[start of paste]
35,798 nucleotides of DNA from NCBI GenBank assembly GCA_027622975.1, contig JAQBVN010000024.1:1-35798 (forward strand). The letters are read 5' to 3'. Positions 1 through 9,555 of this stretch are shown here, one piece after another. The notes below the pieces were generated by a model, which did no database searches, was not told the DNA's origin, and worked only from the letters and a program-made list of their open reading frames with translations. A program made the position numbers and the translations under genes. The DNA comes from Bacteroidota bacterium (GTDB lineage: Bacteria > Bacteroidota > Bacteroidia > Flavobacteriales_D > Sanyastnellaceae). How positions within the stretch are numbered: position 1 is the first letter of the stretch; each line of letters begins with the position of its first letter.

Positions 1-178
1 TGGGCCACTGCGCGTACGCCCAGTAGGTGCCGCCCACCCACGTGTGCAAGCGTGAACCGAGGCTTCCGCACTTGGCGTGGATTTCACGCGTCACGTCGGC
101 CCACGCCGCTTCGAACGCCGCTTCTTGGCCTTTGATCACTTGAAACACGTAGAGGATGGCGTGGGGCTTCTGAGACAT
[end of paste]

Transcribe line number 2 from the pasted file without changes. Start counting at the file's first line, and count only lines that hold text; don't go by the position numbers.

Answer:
Positions 1-178